While Americans looked anxiously toward the East and some young Americans headed that way on grim assignments, a planeload of U.S. athletes last Sunday flew from Idle-wild Airport on a mission unconnected with war and peace. It is one of the minor coincidences of history that the United States and Russia should meet for the first time in a head-to-head test of track and field strength at the moment when political strain between the nations has acquired almost unprecedented acuity. The struggle the American athletes face will be decided on points, and the Americans must be favored.
For most of the men aboard, the big meet in Moscow July 27-28 is unlikely to be much more than a brisk workout. For the women, too, it is only a brisk workout, but for a diametrically opposite reason. The American women have dim hopes, indeed, for victory. If the scoring for this dual meet is a composite of men's and women's points, it is probable that the American women's team will manage to lose whatever margin the American men can build up.
The United States' men's team has world record holders or their practical equivalent in every track and field event up to 1,500 meters. Although Russia in world standings is next to the United States in track and field, it is still clearly in second place. Probably the U.S. margin of superiority would be wider if some Olympic events were not, inexplicably, left out of NCAA competition. Despite this lack, though, the U.S. is still comfortably ahead and here is why:
In the dashes the best Russian performers are blond Ukrainian Leonid Bartenyev and Yuriy Konovalov of Azerbaijan. There are younger competitors who might replace either of them, but none can compete with the consistent 10.3, 10.2 efforts of Americans in the 100 meters or the sub-21-second 200-meter performances.
America's Glenn Davis and Eddie Southern often run under 46 seconds for 440 yards; Russia's best is Asian-looking Ardalion Ignatyev, a sturdy 5-foot 8-inch athlete who is joint holder of the European record for 400 meters (shorter by nine feet than the 440-yard dash) in 46 seconds flat. Ignatyev is recovering from a serious, unspecified illness and may give way to Muscovite Mikhail Nikolskiy, who can run under 47.5 seconds.
Russia has no one of international caliber at 800 meters, although Anatoliy Osminkin has been slightly under 1:50 for the distance. Tom Courtney, America's world record holder, and Don Bowden are capable of times two seconds under Osminkin's.
Even at 1,500 meters the U.S. domination may hold. Russia has a couple of metric milers—Lithuanian Jonas Pipyné and Yevgeniy Sokolov—who have done 3:41.1 and 3:41.7 (roughly the equivalent of 3:58 and 3:59 in the mile) but they ran these good times in 1957 and so far have not equaled them in 1958. While neither Jim Grelle nor Ed Moran has been under four minutes, it is not inconceivable that, on an uncrowded track and with the spur of international competition, either could beat the Russians.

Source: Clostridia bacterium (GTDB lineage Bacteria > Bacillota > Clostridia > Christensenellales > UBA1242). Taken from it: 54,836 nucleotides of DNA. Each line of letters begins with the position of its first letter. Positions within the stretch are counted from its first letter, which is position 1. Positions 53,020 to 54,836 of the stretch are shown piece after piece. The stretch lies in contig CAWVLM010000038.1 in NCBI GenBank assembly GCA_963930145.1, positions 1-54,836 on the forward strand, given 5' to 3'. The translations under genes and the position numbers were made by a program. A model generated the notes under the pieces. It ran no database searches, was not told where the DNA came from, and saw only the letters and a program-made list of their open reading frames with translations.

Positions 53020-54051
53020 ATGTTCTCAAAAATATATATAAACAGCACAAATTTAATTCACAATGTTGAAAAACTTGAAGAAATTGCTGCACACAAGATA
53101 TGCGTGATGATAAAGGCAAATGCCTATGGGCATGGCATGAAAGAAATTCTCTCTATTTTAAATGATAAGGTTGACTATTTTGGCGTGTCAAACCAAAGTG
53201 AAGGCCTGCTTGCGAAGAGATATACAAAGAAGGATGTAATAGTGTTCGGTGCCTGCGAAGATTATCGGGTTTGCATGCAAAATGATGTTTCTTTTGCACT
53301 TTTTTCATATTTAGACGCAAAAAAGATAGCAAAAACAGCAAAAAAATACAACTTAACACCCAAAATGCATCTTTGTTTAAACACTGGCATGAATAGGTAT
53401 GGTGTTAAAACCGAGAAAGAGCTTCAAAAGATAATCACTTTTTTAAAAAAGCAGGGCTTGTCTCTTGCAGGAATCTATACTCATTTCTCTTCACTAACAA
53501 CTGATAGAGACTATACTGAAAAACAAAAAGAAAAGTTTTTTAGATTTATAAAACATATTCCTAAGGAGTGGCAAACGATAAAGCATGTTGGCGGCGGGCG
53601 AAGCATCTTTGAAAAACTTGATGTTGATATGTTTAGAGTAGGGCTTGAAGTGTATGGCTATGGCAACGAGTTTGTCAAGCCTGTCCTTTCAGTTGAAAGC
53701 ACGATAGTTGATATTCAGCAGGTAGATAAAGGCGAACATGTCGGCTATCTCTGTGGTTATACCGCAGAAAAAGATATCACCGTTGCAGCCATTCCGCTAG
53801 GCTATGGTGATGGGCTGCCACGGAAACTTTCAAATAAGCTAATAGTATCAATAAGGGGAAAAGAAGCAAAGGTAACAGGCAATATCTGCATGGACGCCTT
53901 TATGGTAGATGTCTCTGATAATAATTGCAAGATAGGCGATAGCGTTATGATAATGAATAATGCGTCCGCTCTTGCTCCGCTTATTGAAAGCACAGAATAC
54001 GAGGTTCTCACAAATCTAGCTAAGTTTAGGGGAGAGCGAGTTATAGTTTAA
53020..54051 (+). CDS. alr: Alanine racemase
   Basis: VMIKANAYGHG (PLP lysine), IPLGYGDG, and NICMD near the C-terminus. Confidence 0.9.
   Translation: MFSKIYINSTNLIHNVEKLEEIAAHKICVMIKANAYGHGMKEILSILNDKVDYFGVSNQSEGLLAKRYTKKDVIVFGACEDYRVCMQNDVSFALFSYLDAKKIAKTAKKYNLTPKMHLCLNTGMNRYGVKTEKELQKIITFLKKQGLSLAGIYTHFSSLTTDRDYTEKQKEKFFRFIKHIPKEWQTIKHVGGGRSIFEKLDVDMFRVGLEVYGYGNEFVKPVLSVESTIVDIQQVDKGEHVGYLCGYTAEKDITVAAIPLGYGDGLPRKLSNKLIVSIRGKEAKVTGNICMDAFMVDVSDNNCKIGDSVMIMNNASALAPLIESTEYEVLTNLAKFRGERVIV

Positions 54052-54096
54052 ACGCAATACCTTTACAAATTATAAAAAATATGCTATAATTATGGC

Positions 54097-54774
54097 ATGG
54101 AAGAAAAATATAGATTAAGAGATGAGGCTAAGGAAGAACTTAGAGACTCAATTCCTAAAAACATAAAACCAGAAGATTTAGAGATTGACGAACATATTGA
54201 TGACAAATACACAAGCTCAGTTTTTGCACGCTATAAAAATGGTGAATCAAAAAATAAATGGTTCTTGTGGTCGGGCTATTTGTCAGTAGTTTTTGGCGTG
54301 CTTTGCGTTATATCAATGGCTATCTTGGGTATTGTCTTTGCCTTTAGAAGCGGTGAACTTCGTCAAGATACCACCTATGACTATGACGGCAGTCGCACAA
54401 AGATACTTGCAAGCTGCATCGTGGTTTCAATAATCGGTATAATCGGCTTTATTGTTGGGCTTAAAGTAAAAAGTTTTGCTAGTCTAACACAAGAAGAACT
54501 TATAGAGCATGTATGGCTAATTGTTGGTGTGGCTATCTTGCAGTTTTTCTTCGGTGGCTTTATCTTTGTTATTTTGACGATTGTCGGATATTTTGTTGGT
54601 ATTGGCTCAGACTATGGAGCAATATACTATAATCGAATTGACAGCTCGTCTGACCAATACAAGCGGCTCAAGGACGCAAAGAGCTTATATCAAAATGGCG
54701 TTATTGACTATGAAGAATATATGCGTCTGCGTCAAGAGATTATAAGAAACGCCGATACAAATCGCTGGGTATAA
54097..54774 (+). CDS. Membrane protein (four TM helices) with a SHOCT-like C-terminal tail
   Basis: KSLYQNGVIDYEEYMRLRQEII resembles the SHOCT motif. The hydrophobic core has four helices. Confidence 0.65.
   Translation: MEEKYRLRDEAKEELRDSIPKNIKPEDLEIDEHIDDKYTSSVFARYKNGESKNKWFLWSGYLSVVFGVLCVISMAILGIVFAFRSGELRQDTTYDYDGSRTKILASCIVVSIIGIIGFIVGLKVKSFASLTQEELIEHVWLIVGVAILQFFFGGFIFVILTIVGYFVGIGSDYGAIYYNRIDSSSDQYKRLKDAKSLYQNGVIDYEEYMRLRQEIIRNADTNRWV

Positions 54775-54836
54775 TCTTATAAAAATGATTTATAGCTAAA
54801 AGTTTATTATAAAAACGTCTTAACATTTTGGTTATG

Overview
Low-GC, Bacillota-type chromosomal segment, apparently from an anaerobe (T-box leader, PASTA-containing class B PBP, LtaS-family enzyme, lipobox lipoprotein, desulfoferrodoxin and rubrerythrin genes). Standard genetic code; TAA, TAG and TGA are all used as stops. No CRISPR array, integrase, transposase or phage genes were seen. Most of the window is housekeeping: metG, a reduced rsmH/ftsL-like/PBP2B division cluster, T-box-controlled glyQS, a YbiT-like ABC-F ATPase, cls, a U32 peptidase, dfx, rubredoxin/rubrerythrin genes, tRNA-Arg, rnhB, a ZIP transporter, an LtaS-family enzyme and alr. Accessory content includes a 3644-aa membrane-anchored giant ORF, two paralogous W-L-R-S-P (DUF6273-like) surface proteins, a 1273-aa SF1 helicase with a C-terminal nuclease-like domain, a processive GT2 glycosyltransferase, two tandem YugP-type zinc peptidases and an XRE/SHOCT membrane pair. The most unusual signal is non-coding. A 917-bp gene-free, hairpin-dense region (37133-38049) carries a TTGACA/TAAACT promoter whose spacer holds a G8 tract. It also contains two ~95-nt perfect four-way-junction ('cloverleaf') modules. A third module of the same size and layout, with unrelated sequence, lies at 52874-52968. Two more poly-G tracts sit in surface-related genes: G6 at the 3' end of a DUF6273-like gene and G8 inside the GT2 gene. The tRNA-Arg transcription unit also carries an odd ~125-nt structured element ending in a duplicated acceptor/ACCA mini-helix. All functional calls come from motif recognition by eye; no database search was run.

Beyond 1,500 meters the track belongs to the U.S.S.R. Semyon Rzhishchin has been unbeaten for the last 19 months in the 3,000-meter steeplechase; Vladimir Pytrovich Kuts won the 5,000- and 10,000-meter runs at Melbourne and has found a worthy second in Pyotr Bolotnikov, who is of international class.
In the hurdles only Anatoliy Mikhailov (best time 13.8 for 110-meter highs) is under 14 seconds, a fairly common time on American tracks. In the 400-meter hurdles Glenn Davis of the U.S. is nearly two seconds faster than the best of the Russians, Yuriy Lituyev. The Russian high jumpers, bereft of their built-up shoes, can push but not beat Charlie Dumas, America's legitimate record holder. Yuriy Styepanov and Igor Kashkarov, sans built-up shoes, are fairly consistent at 6 feet 9.
In the other field events the Russian shotputters are several feet short of American class. Flowing-haired Armenian giant Vartan Ovsepyan, once Russia's best, has been off form and may be replaced by either Vladimir Losshilov or Vikytors Lipsnis, but all are under 56 feet. In the discus Algimantas (Algis to his buddies) Baltumisnikas has approached American performances with a throw of 185 feet 7, but that's nearly 15 feet shy of the best unofficial efforts of our two champs, Rink Babka and Al Oerter.
The U.S. still has a monopoly on 15-foot pole vaulters, with the exception of George Roubanis, a Greek competing for UCLA, but he will not be on the Russian side. Russia's best broad jumper has done 25 feet 6, good but not good enough.
The U.S. could lose both the hammer throw and the decathlon. Harold Connolly set a new world record with the hammer at the National AAU meet, but towering Mikhail Krivonosov lost to Connolly only by inches at Melbourne and is close to his world mark. Decathlon star Vasiliy Kouznetsov, 26, recently broke the world record in his event, but he will be lucky to beat Rafer Johnson, who may set a new record in Moscow.
The prospect for the American men is good. But here, for once, the American female is the weaker sex.